The words, ‘that when ye fail,’ are an euphemistic way of saying, ‘that when ye die.’ Many have shrunk from referring what follows, ‘they may receive you,’ to the friends who shall have been secured by aid of the unrighteous mammon; such reference seeming to them to ascribe too much to men and to their intercession, to imply a right on their parts who had received tile benefits, to introduce their benefactors ‘into everlasting habitations,’ and so to be trenching on the prerogative which is God’s alone. For some who have entertained these misgivings ‘they ‘ are the angels, as we find angels (ver. 22) carrying Lazarus into Abraham’s bosom; others understand that it is God and Christ who will ‘receive;’ while for others the phrase is impersonal (cf. xii. 11, 20; xxiii. 31); ‘they may receive you’ being equivalent to ‘you may be received.’ But if we look at this verse, not as containing an isolated doctrine, but in vital connexion with the parable of which it gives the moral, we shall at once perceive why this language is used, and the justification of its use. The reference to the debtors is plain; they, being made friends, were to receive the deposed steward into temporary habitations; and the phrase before us is an echo from the parable, the employment of which throws back light upon it, and at once fixes attention on, and explains its most important part. It is idle to press the words further, and against all analogy of faith to assert, on the strength of this single phrase, that even with God’s glorified saints, with any except Himself will reside power of their own to admit into the kingdom of heaven, but idle also to affirm that ‘they may receive you,’ in the second clause of the sentence, can refer to any other but the friends mentioned in the first—which no one, unless alarmed by the consequences which others might draw from the words, could for an instant call in question.’ The true parallel to this statement, at once explaining and guarding it, is evidently Matt. xxv. 34-40. The heavenly habitations being ‘everlasting,’ are tacitly contrasted with the temporary shelter which was all that the steward, the child of the present world, procured for himself with all his plotting and planning, his cunning and dishonesty,—also, it may be, with the temporary stewardship which every man exercises on earth, from which it is not long before he fails and is removed:—how important therefore, the word will imply, that he should make sure his entrance into a kingdom that shall not be moved.’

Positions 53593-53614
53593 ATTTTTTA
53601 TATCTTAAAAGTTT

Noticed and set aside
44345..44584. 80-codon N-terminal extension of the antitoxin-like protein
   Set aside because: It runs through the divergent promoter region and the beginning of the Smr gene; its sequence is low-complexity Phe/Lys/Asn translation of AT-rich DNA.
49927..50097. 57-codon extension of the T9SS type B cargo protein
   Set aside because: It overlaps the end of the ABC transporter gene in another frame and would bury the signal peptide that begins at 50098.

In the verses which follow (10-13), and which stand in vital coherence with the parable, it is very noteworthy that not prudence, but faithfulness, in the dispensation of things earthly is urged; putting far away any such perversion of the parable, as that the unfaithfulness of the steward could have found a shadow of favour with the Lord. The things earthly in which men may show their faithfulness and their fitness to be entrusted with a higher stewardship, are slightingly called ‘that which is least,’ as compared with those spiritual gifts and talents which are ‘much;’ they are termed ‘unrighteous,’ or deceitful ‘mammon,’ as set over against the heavenly riches of faith and love, which are ‘true’ and durable ‘riches;’ they are ‘that which is another man’s,’ by comparison with the heavenly goods, which when possessed are our own, a part of our very selves, being akin to our truest life. Thus the Lord at once casts a slight on the things worldly and temporal, and at the same time magnifies the importance of a right administration of them; since in the dispensing of these,—which He declares to be the least,—to be false and with no intrinsic worth,—to be alien from man’s essential being, He at the same time announces that a man may prove his fidelity, will show what is in him, and whether he may fitly be entrusted with a stewardship of durable riches in the kingdom of God.  And in ver. 13 he further states what the fidelity is, which in this stewardship is required: it is a choosing of God instead of mammon for our Lord. For in this world we are as servants from whom two masters are claiming allegiance: one is God, man’s rightful Lord; the other is this unrighteous mammon, given to be our servant, to be wielded by us in God’s interests, and in itself to be considered as slight, transient, and another’s; but which, in a sinful world, has erected itself into a lord, and now challenges obedience from us. This if we yield, we shall not any longer lay out according to God’s will that which He lent us to be merely a thing beneath us, but which we shall have allowed a will and voice of its own, and to speak to us in accents of command. We shall not any longer be stewards and servants of God; for that usurping lord has a will so different from His will, gives commands so opposite to His commands, that occasions must speedily arise when one will have to be despised and disobeyed, if the other be honoured and served; God, for instance, will command a scattering, when mammon will urge to a further heaping and gathering; God will require a laying out upon others, when mammon, or the world, a laying out upon ourselves. Therefore, these two lords having characters so different, and giving commands so contrary, it will be impossible to reconcile their services (Jam. iv. 4); one must be despised, if the other is held to; the only faithfulness to the one is to break with the other: ‘Ye cannot serve God and mammon.’ Such appears to me the connexion between ver. 13 and the two which go before, and between all these and the parable of which they are intended to supply the moral.